Our research shows that IVD aluminium vacuum coating is widely identified as the high-quality alternative to the use of cadmium for corrosion protection, because it combines limited levels of added layer and comparably low life costs with a satisfying duration of protection.
In terms of accelerated corrosion tests IVD aluminium exceeds the performance of cadmium: 25 to 50ums of aluminium (a class 1 type II coating) will pass the standard 672 hours salt spray test and typically exceed 1,000 hours. Thinner coatings, that can be specified for close tolerance or threaded parts, will easily exceed the specified 336 hours for comparative cadmium coatings.
Hard anodizing produces a relatively dense, thick oxide layer. As a result, the film tends to be darker in appearance although the final colour is largely dependent on the alloying constituents (elements) of the base material and, in its natural state, can be anything from light green/gold to dark grey/charcoal.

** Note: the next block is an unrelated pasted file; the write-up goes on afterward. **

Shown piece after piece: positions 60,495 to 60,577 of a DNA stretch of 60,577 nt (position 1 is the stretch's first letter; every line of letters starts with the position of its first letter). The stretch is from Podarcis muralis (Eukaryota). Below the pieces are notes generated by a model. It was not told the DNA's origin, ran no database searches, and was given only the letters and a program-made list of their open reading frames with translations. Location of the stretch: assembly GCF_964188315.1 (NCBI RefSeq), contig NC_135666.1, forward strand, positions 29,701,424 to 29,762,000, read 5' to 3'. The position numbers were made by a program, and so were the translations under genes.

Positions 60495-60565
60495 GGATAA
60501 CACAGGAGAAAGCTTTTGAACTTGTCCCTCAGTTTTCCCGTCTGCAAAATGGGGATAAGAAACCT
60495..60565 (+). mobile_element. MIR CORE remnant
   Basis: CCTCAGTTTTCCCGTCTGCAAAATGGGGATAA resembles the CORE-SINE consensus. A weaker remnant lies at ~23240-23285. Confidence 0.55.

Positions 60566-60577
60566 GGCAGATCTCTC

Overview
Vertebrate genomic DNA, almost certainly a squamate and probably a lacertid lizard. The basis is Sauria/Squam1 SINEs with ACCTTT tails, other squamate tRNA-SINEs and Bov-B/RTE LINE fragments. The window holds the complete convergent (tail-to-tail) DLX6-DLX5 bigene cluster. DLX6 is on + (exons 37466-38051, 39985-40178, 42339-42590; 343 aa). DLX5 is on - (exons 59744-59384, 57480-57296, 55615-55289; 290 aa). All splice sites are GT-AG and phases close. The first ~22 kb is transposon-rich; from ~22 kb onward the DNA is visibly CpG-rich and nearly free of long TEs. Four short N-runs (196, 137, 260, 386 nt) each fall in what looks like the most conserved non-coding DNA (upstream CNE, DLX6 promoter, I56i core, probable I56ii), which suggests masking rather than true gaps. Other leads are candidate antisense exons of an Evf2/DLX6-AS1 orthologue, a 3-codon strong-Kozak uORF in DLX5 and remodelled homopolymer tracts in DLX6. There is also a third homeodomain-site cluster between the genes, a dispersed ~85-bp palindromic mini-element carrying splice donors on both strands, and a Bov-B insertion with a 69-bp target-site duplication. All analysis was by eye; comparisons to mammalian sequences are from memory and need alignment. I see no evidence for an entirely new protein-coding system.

Hard anodizing has become a very important technique where weight saving (e.g. by replacing aluminium with steel) combined with good corrosion protection and wear resistance are required. Furthermore, unsealed anodic coatings can absorb and retain oil when used on sliding surfaces for cylinders and pistons etc., providing longer lasting lubrication.